Bottoms Up is a weekly feature on Backhand Shelf that admits that sometimes the underdog doesn’t win: sometimes they just lose and lose and lose some more.
Halfway through the season, I took a look at how well the league’s basement dwellers would need to perform in order to make the playoffs. I estimated that 93 points would be needed in order to reach 8th place in both conferences. The San Jose Sharks are right on that pace at 8th place in the Western Conference, while the Washington Capitals are only on pace for 88 points at 8th place in the East.
Of the seven teams I featured at the halfway point, two of them have actually taken a decent run at playoff contention, while the only questions remaining for the other five are when will they officially be eliminated from the playoffs and how high will their draft pick be this June.
The Anaheim Ducks and Tampa Bay Lightning have managed to escape from the basement after each had a terrible first half of the season. The Ducks have gone 15-7-3 since I wrote the article and looked like they might legitimately make it until they lost 4 of their last 6 games. At this point, they will need to win pretty much all of their remaining 14 games to have a shot.
The Lightning, on the other hand, have a legitimate chance of being the eighth seed in the East, thanks to one of the worst battles for playoff position in recent memory, as teams seem to be fighting to miss the playoffs. Six different teams could potentially end up in 8th, including the Lightning and the Leafs. Four of those teams could actually end up as the third seed by virtue of winning the Southeast Division. Yet again, the Lightning are one of those teams. They are currently 6 points behind the first place Panthers.
That’s right: the Lightning could go from 25th place in the NHL at the midway point of the season to home ice advantage by the end of the season.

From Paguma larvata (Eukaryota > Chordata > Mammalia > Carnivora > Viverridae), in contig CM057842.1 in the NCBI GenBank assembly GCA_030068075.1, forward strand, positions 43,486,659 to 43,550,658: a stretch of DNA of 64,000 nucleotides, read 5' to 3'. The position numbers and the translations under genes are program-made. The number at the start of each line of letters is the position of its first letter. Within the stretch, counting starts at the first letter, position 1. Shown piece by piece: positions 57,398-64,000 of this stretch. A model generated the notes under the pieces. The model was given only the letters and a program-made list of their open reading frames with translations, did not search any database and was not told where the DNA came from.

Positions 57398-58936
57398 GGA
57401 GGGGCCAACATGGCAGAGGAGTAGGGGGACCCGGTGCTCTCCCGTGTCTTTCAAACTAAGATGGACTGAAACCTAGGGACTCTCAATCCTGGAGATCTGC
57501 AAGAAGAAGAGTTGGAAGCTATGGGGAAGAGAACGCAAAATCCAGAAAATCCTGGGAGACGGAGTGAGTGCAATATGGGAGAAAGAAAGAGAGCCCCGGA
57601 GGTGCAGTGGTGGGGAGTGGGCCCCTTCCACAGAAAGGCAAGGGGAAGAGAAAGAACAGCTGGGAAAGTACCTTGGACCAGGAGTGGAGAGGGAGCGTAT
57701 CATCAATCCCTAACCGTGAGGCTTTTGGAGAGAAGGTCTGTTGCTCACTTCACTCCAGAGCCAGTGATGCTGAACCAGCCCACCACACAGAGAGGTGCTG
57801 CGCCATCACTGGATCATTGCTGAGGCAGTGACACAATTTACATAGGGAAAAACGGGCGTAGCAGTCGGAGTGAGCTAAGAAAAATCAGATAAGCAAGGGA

Since I wrote the article, the Lightning have gone 14-7-3, which is almost identical to the Ducks’ record in that time. The teams ahead of the Lightning, however, are performing much worse than the teams ahead of the Ducks, so the Lightning are just 3 points back of the Capitals with the same number of games played.
The final game of the season for the Lightning will be against the Winnipeg Jets. Depending on how the intervening games go, the winner of that game could potentially be the third seed and the loser could be out of the playoffs entirely.
Meanwhile, the teams that are left in the basement have just one thing to look forward to: the draft lottery. The worst 5 teams in the league will a shot at the number one pick in the draft, with the last place team having the best odds. It seemed like the Blue Jackets were destined for 30th earlier this season, but a late charge by the Edmonton Oilers might make it a race. 7 points separate the two teams, but Columbus has won 4 straight and the two teams will meet two more times this season.
Even if the Oilers don’t finish in 30th, they still have a decent odds of winning the first overall pick in the lottery, making them the second team in NHL history to have the first overall pick in three consecutive drafts. The Quebec Nordiques were the first, picking Mats Sundin, Owen Nolan, and Eric Lindros in 1989, ’90, and ’91.
The other three teams rounding out the bottom-5 have been hanging out in the basement for a long time, but their shot at the first overall pick in the draft lottery is currently being threatened by a couple of latecomers. The formerly-first-place Minnesota Wild and the beleaguered Toronto Maple Leafs are right on the edge, as are the Anaheim Ducks.
Oddly enough, the Wild and Leafs were the two teams in 8th place in their respective conferences halfway through the season. At the time, they were both on pace for 93 points. Now they’re each on pace for 82 points. The Eastern Conference is all kinds of messed up right now: the Leafs are 2 points away from being in position for a lottery pick, but are just 5 points away from the playoffs.